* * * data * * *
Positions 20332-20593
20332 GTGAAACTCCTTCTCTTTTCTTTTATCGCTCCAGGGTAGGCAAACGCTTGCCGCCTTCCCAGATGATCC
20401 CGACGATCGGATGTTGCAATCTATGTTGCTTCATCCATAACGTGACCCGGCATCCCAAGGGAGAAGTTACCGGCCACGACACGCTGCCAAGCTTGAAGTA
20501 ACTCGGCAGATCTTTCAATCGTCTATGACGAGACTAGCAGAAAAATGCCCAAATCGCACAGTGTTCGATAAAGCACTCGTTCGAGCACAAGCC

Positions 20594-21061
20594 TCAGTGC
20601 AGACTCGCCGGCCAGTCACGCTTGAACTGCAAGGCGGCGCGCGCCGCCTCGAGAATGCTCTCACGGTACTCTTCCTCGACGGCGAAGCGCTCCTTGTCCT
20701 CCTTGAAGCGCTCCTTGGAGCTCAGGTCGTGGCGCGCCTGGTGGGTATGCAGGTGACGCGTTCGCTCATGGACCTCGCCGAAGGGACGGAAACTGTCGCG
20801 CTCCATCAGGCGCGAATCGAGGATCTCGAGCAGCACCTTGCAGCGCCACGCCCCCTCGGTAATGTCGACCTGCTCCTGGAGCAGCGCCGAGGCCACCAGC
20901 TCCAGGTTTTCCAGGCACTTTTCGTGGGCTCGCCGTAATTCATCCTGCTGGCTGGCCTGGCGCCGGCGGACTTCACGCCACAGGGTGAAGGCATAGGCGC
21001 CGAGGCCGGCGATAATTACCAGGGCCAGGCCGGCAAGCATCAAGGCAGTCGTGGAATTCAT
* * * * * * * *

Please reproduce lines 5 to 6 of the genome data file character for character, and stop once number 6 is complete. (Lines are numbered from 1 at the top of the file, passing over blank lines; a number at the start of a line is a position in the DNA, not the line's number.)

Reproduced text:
Positions 20594-21061
20594 TCAGTGC